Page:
Designing and researching self-healing materials – bringing an end to premature obsolescence of products and materials
When I first heard the term ‘self-healing products and materials’, I thought it sounded like science fiction! However, I was soon to discover that there were many scientists and researchers around the globe working to make this technology a reality, opening up a whole new stream of smart material and design research possibilities.
As a designer and sustainability enthusiast by background, the idea that we could create products and materials that could autonomously repair themselves, frankly, sounded really cool and something I had to get involved with.
Luckily I was chosen to join the ‘Manufacturing Immortality’ team, which is an EPSC funded research consortium between Cranfield University, University of Bristol, University of Aberdeen, Lancaster University, University of Manchester, Northumbria University Newcastle and Sheffield Hallam University; and I was given the chance to investigate the design opportunities and sustainability implications of integrating this new smart material into products.
As a former master’s graduate in Centre for Competitive Creative Design (C4D) myself, I was happy to return to Cranfield and to the department that helped me to begin my career in academia, but also excited to be examining such an interesting topic alongside industry and researchers from 6 UK universities as well. A multi-disciplinary team, we are mix of chemists, biologists, engineers, scientists and designers each tackling a different aspect of how to develop self-healing materials.
To give you a little more back ground on how self-healing materials work, essentially there are two main categories of self-healing materials intrinsic and extrinsic; extrinsic self-healing materials introduce a healing agent to the damaged site either through microcapsules or vascular networks, much like how your own skin heals. Whereas intrinsic self-healing materials have an innate self-repairing capability which occurs at a molecular level, and is activated by stimuli, such as heat or mechanical force, and so these materials can just be left out in sun, or pushed back together and they will heal like new.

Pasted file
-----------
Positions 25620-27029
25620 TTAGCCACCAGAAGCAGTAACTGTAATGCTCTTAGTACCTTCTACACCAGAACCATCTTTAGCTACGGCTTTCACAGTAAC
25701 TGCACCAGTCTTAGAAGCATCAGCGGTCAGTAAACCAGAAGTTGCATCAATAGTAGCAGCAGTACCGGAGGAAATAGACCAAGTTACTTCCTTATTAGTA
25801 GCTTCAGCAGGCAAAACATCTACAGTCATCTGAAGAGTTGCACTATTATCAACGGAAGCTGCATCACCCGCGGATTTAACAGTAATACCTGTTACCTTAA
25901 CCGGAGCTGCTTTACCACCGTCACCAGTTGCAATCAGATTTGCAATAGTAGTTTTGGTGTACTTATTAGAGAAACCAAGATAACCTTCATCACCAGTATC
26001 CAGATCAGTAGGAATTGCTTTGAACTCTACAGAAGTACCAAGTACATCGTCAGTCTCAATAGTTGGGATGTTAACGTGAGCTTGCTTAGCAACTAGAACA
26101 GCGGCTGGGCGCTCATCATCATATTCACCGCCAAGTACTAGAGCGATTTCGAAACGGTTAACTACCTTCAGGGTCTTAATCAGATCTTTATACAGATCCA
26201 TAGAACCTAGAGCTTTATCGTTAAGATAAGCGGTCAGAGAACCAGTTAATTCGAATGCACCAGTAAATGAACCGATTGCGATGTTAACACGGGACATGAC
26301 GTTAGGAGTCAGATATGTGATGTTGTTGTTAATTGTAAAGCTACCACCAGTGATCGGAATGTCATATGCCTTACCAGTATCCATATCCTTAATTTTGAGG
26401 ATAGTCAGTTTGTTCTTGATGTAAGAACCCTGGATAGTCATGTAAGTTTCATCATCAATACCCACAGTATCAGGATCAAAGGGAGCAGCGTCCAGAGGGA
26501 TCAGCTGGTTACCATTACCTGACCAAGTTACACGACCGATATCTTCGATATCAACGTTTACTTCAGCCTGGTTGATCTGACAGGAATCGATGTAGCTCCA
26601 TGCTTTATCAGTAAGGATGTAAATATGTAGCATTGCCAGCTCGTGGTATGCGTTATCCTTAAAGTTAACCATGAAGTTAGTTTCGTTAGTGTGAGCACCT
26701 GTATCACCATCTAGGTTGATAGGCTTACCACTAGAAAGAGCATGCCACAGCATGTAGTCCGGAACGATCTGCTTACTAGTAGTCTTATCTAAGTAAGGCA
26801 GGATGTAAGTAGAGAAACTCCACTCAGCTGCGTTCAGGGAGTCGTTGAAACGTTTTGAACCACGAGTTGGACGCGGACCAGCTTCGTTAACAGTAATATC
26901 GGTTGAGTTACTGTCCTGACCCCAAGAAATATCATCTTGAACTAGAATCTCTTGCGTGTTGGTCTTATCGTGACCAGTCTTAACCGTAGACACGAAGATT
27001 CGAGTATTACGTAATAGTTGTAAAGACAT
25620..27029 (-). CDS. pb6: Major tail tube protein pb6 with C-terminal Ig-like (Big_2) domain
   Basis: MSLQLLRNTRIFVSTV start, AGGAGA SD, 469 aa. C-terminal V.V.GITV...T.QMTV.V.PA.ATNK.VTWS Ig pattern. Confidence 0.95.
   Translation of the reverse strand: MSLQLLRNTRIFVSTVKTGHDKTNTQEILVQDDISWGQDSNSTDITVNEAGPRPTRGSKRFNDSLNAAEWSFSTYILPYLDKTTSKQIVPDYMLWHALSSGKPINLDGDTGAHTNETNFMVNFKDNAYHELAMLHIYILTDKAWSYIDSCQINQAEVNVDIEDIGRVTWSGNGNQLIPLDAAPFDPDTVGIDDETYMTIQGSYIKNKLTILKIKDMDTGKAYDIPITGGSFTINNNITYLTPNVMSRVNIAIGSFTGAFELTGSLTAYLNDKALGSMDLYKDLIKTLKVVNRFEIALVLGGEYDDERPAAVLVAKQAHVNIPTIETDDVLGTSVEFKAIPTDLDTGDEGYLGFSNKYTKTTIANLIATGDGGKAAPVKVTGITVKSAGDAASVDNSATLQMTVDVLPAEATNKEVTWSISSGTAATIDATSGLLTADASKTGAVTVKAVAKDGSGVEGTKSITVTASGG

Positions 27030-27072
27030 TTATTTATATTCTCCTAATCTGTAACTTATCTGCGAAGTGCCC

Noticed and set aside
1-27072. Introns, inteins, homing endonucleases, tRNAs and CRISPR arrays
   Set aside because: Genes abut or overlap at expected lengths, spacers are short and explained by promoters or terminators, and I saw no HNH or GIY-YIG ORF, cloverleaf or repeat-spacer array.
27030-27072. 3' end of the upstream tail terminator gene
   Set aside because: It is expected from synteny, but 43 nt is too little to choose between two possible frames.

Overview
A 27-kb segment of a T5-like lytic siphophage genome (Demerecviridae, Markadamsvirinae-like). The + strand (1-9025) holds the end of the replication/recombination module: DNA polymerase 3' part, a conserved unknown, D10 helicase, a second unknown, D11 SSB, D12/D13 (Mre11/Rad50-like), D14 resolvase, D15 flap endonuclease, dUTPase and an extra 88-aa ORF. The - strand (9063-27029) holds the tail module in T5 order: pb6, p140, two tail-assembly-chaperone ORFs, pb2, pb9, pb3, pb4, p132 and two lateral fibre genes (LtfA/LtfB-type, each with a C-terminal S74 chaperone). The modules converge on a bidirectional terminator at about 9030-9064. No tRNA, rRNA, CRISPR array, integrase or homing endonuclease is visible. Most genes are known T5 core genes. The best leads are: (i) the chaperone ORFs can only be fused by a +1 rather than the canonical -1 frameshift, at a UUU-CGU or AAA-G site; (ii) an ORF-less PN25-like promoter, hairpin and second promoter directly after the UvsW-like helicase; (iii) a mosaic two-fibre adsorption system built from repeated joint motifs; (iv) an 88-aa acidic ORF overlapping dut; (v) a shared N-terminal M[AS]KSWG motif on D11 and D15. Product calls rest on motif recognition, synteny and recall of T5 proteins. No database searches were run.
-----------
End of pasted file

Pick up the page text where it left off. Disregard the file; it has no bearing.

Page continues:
These materials can be used in loads of different applications, and it’s my job to figure out the most environmentally and economically beneficial uses. Within sustainability systems like the Circular Economy, if a product is able to heal itself this would extend its useful service life, reducing the environmental impact and costs associated with undertaking such a repair as shown in the figure below.
One scenario that really benefit are batteries, for say laptops or electric cars. As most people have experienced, batteries degrade over time and so don’t hold their charge as well after a few years, but if we apply self-healing technology they can stop this degradation from occurring, which results in longer lasting, better quality products for consumers.
This is just one example, but throughout the next 2 years of this project we are working closely with industry partners such as Siemens, Ellen MacArthur Foundation, Zentraxa and Overlander Batteries, to find the most exciting opportunities, and hopefully will contribute to reducing the environmental burden that industrialised products and materials place on the world.